Bull Mountain
PublisherHead of Zeus
Date Published16 July 2015
Price£ 14.99

Bull Mountain

by Brian Panowich

For generations, Bull Mountain in Georgia has been home to the Burroughs family and a base for their illegal activities, but law enforcement agencies are planning to close them down.


The Burroughs family have brutally enforced their control over Bull Mountain for over 70 years, distilling and selling moonshine whisky, moving on to cannabis cultivation and currently making and distributing methamphetamine across the Southern States. A Florida connection, Wilcombe and his biker gang The Jackals, supplies them with raw materials and automatic weapons to protect their operation.

Current head of the mountain is Halford, confirmed enemy of his brother Clayton, who alone of his family has taken a different path and is the local Sheriff. The uneasy stand-off between the two branches of the family looks likely to be broken when Agent Simon Holly of the Bureau of Alcohol, Tobacco and Firearms arrives and tells Clayton that the FBI and other government agencies are ready to move in.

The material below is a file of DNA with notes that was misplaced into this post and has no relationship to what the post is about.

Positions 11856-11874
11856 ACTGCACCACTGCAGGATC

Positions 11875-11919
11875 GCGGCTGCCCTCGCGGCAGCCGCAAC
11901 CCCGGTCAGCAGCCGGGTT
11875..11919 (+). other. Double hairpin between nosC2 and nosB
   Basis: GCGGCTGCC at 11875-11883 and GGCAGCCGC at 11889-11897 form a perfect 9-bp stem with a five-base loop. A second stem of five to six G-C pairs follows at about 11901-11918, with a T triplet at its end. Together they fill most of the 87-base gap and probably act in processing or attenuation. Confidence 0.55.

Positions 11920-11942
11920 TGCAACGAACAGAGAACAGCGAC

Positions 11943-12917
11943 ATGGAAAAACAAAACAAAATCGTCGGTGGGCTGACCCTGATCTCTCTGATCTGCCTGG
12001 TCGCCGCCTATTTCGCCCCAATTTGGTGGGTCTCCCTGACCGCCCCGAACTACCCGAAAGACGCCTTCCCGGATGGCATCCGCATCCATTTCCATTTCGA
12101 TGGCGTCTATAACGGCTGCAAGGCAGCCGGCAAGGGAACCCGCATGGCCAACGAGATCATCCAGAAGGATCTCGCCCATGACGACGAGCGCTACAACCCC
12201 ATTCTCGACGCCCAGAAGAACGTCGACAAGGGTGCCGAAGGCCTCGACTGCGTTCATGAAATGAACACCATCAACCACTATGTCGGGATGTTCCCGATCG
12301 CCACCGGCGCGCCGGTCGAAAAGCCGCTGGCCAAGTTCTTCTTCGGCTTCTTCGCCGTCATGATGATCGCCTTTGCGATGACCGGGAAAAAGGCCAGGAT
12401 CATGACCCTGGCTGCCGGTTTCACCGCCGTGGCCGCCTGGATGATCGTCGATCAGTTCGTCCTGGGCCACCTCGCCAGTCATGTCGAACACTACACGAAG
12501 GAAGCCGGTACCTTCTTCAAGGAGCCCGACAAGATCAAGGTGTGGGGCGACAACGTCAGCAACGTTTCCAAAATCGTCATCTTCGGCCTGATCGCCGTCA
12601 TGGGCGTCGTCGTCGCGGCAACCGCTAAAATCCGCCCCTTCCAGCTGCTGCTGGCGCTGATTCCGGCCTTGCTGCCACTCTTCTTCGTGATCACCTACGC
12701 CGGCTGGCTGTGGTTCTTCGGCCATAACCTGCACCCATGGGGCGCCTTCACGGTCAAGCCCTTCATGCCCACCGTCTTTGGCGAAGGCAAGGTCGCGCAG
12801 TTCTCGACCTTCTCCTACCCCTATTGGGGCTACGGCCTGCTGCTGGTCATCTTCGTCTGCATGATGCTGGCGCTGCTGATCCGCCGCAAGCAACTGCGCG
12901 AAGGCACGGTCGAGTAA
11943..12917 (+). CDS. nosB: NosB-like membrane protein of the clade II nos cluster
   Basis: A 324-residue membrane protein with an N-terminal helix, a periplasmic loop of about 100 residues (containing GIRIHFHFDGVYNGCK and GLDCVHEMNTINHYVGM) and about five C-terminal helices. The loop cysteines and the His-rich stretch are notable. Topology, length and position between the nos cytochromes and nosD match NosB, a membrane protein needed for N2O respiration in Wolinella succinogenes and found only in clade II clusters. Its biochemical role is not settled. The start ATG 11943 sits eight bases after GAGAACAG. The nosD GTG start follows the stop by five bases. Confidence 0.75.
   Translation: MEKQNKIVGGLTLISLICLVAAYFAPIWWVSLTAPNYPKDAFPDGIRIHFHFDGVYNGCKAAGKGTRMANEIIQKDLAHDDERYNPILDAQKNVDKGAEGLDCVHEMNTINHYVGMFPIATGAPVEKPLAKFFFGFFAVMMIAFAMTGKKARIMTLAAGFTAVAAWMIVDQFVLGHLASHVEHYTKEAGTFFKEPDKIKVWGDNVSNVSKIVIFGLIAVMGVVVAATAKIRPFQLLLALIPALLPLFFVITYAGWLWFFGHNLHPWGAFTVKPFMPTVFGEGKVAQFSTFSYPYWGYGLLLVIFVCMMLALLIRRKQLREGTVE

Holly says that if Halford agrees to inform on his Florida partners and abandon his meth dealing, the government will leave him alone, and asks Clayton to persuade him to take the deal and avoid bloodshed. Clayton knows Halford is unlikely to be cooperative, but feels he should make one last try for the sake of the family. Holly’s pitch to Clayton feels somewhat odd, and we soon find that he has been economical with the truth. His agenda is however obscure, and a complete answer is only slowly revealed.

This is an impressive first novel, with plenty of action throughout. The book goes back and forth in time from 1949 to the present, revealing key incidents in the life of the family that lead up to current events. Halford’s readiness for violence is shown not to be new, but a family trait passed from generation to generation. The vicious and sadistic nature of life on the mountain as presented is so extreme that it says something about the quality of the writing that the characters come across as totally believable.

Clayton himself has a tendency towards alcohol, and anger when under the influence, but resists such impulses with the help of his wife Kate, who is rather better than the sheriff himself in spotting when he is being manipulated.

The story picks up pace as it moves towards the inevitable confrontation between the key characters, and ends with some twists and turns which defy expectation. The writing has an easy flowing style and the dialogue feels entirely authentic. This is a characteristically American tale, a dynamic sprawling family feud with sparks flying, set against a big landscape where resentments can smoulder for decades before bursting into flame. It’s a great story, excellently told.

Reviewed 24 October 2015 by Chris Roberts